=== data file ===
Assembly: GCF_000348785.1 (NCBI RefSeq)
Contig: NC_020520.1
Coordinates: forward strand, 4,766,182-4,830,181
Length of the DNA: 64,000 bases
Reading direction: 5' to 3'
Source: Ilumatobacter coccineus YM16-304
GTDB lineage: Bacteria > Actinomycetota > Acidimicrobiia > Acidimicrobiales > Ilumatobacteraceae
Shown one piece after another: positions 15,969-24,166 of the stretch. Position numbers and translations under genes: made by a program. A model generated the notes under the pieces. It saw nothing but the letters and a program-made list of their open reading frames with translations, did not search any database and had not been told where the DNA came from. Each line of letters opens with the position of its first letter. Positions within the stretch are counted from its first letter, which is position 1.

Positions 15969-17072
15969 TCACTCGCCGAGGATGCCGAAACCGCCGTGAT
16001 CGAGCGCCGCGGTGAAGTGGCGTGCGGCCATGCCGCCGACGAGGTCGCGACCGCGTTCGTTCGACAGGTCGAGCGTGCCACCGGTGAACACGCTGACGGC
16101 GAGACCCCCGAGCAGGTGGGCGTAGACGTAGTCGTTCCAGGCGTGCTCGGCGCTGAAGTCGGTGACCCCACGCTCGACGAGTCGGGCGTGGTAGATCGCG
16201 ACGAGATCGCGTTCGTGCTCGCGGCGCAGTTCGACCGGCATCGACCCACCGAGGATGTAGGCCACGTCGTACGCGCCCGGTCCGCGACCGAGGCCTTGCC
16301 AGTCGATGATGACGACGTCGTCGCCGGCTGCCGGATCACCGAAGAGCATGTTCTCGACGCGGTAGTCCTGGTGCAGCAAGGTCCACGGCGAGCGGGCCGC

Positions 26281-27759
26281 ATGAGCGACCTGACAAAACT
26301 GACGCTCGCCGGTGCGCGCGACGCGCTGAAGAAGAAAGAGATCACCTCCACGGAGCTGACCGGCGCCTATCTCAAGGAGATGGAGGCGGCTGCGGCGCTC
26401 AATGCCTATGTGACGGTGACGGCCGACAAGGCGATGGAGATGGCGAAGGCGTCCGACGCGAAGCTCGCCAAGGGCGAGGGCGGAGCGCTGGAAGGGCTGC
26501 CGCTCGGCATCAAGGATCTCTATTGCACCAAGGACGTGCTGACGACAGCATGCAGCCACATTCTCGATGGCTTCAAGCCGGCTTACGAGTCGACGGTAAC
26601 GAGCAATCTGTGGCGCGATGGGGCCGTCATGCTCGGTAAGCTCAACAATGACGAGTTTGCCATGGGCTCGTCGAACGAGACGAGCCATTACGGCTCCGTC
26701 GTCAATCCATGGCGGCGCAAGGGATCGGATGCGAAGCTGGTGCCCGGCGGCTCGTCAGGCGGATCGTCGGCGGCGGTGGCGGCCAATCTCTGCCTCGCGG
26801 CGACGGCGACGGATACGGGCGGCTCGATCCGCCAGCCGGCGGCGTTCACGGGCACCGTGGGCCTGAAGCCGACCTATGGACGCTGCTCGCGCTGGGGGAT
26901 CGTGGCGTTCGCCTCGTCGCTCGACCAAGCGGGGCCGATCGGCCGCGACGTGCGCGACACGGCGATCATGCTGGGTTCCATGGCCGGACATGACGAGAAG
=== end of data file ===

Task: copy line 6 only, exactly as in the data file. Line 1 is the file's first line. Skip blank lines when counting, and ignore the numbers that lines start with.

Source: Ilumatobacter coccineus YM16-304